Key prespecified secondary endpoints of the study were the proportion of patients with clinically-significant CMV infection through Week 14 and the time to clinically-significant CMV infection in the primary efficacy population. All treated patients were included in the safety analyses. Prespecified exploratory endpoints of the study included cumulative all-cause mortality, time to engraftment, and the incidence of graft-versus-host disease or non-CMV infections.

Additional Selected Safety Information about PREVYMIS (letermovir)

The concomitant use of PREVYMIS and certain drugs may result in potentially significant drug interactions, some of which may lead to adverse reactions (PREVYMIS or concomitant drugs) or reduced therapeutic effect of PREVYMIS or the concomitant drug. Consider the potential for drug interactions prior to and during PREVYMIS therapy; review concomitant medications during PREVYMIS therapy; and monitor for adverse reactions associated with PREVYMIS and concomitant medications.

The cardiac adverse event rate (regardless of investigator-assessed causality) was higher in patients receiving PREVYMIS than placebo (13% vs. 6%). The most common cardiac adverse events were tachycardia (reported in 4% PREVYMIS patients and 2% placebo patients) and atrial fibrillation (reported in 3% PREVYMIS patients and 1% placebo patients). These adverse events were reported as mild or moderate in severity.

The rate of adverse events occurring in at least 10% of PREVYMIS-treated HSCT recipients and at a frequency at least 2% greater than placebo were nausea (27% vs. 23%), diarrhea (26% vs. 24%), vomiting (19% vs. 14%), peripheral edema (14% vs. 9%), cough (14% vs. 10%), headache (14% vs. 9%), fatigue (13% vs. 11%), and abdominal pain (12% vs. 9%).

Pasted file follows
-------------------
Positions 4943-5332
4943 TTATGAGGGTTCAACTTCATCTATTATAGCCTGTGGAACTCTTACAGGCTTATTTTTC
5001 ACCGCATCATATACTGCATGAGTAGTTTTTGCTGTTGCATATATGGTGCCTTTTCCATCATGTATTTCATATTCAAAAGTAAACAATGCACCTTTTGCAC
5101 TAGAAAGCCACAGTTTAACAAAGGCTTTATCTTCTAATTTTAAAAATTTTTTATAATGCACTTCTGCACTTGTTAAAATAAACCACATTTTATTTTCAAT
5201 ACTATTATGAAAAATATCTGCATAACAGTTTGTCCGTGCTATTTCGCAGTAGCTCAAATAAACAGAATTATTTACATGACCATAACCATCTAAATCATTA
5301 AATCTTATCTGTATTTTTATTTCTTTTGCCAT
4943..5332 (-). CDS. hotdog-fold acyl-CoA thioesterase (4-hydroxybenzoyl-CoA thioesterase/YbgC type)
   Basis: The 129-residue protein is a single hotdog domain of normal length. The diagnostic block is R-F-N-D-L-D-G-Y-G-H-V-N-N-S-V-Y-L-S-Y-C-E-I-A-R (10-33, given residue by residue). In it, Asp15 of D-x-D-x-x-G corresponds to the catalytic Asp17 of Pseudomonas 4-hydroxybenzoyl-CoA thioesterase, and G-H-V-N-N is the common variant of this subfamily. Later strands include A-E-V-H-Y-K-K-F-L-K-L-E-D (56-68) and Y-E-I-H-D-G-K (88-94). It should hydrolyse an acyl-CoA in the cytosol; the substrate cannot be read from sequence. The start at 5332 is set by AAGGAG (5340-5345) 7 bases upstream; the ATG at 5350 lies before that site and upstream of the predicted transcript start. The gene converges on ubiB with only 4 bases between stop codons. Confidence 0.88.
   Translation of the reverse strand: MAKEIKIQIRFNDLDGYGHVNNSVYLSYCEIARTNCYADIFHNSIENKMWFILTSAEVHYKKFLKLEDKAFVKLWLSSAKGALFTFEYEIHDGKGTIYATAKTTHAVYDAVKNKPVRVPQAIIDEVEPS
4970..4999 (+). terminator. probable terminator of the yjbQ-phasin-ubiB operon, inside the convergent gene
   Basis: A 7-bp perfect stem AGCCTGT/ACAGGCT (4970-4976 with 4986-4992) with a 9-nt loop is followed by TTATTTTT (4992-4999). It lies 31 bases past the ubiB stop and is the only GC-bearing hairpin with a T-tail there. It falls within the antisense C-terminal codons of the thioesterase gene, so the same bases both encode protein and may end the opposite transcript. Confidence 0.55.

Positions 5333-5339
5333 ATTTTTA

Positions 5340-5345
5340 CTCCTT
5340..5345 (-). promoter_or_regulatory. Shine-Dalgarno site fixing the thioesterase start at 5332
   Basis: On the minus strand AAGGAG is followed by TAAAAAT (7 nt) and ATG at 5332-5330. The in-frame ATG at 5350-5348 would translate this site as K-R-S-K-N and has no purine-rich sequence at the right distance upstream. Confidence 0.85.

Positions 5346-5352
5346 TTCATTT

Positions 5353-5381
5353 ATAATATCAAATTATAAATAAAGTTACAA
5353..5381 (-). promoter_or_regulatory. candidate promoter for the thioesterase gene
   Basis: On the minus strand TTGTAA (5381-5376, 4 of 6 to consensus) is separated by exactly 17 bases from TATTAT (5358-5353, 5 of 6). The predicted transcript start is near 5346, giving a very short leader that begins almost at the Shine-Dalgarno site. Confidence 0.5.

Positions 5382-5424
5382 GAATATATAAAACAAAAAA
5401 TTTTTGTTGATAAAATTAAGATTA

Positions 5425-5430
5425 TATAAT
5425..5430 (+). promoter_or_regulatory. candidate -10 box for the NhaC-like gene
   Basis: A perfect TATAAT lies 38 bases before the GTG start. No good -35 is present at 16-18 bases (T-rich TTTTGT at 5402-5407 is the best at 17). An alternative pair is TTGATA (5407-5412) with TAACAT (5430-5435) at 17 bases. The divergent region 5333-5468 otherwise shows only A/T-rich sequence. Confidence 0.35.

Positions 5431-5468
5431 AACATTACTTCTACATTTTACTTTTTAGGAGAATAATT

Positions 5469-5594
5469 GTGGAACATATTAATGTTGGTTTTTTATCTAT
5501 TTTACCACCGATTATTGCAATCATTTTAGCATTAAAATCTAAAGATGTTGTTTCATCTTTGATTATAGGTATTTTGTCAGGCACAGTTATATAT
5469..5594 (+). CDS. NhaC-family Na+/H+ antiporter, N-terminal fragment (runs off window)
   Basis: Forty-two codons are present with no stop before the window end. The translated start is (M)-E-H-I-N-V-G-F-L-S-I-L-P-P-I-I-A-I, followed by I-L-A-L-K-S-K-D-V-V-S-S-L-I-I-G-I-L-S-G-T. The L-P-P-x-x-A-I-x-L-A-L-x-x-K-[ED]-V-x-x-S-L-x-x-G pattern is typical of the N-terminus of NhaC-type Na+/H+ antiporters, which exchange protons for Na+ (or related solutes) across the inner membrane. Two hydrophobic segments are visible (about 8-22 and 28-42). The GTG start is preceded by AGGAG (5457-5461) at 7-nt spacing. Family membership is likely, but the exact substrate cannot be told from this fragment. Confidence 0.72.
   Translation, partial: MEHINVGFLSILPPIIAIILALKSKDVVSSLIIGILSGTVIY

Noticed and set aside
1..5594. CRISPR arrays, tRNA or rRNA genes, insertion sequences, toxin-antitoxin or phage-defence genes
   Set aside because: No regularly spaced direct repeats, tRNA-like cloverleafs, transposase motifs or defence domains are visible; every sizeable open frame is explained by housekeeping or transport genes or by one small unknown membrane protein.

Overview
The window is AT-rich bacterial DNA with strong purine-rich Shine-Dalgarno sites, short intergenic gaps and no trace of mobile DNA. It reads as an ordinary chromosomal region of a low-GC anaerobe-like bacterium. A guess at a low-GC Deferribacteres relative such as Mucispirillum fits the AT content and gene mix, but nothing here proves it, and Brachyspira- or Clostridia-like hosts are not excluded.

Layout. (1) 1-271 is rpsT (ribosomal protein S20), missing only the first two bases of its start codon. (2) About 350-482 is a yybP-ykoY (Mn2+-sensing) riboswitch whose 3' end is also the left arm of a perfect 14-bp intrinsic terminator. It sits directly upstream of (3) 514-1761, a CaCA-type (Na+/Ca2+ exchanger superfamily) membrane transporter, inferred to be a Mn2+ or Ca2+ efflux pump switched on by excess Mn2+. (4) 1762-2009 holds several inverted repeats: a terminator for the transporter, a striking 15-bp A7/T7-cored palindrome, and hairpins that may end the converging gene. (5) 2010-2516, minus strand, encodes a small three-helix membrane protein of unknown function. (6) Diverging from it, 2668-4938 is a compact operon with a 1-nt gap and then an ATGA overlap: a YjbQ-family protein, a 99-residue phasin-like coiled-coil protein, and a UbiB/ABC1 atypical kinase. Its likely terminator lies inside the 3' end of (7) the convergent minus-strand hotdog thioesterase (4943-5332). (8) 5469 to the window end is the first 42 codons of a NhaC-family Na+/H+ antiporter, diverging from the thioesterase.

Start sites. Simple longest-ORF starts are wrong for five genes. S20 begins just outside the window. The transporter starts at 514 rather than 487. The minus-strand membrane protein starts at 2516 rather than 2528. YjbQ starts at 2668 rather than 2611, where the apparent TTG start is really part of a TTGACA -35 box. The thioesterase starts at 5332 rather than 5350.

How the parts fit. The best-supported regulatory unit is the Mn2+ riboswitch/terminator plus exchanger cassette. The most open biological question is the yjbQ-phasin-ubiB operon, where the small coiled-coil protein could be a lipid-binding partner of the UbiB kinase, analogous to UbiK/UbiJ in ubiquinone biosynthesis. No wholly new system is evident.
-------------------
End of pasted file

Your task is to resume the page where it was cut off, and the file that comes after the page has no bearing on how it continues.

The most frequently reported adverse event that led to study drug discontinuation was nausea (occurring in 2% of PREVYMIS patients and 1% of placebo patients). Hypersensitivity reaction, with associated moderate dyspnea, occurred in one patient following the first infusion of IV PREVYMIS after switching from oral PREVYMIS, leading to treatment discontinuation.

Co-administration of PREVYMIS (letermovir) with drugs that are inhibitors of organic anion-transporting polypeptide 1B1/3 (OATP1B1/3) transporters may result in increases in letermovir plasma concentrations.

Co-administration of PREVYMIS with midazolam results in increased midazolam plasma concentration. Co-administration of PREVYMIS with drugs that are CYP3A substrates may result in clinically relevant increases in the plasma concentrations of co-administered CYP3A substrates.

Co-administration of PREVYMIS with drugs that are substrates of OATP1B1/3 transporters may result in a clinically relevant increase in plasma concentrations of co-administered OATP1B1/3 substrates.

The magnitude of CYP3A- and OATP1B1/3-mediated drug interactions on co-administered drugs may be different when PREVYMIS is co-administered with cyclosporine. See the prescribing information for cyclosporine for information on drug interactions with cyclosporine.

If dose adjustments of concomitant medications are made due to treatment with PREVYMIS, doses should be readjusted after PREVYMIS treatment is completed.

Established or potentially clinically significant drug interactions may occur with co-administration of PREVYMIS and drug/drug classes, including, but not limited to, the following:

  • Anti-arrhythmic agents
    • Amiodarone: increases amiodarone concentration
  • Anticoagulants
    • Warfarin: decreases warfarin concentration
  • Anticonvulsants
    • Phenytoin: decreases phenytoin concentration
  • Antidiabetic agents
    • Glyburide: increases glyburide concentration
    • Repaglinide: increases repaglinide concentration
    • Rosiglitazone: increases rosiglitazone concentration
  • Antifungals
    • Voriconazole: decreases voriconazole concentration
  • Antimycobacterial
    • Rifampin: decreases letermovir concentration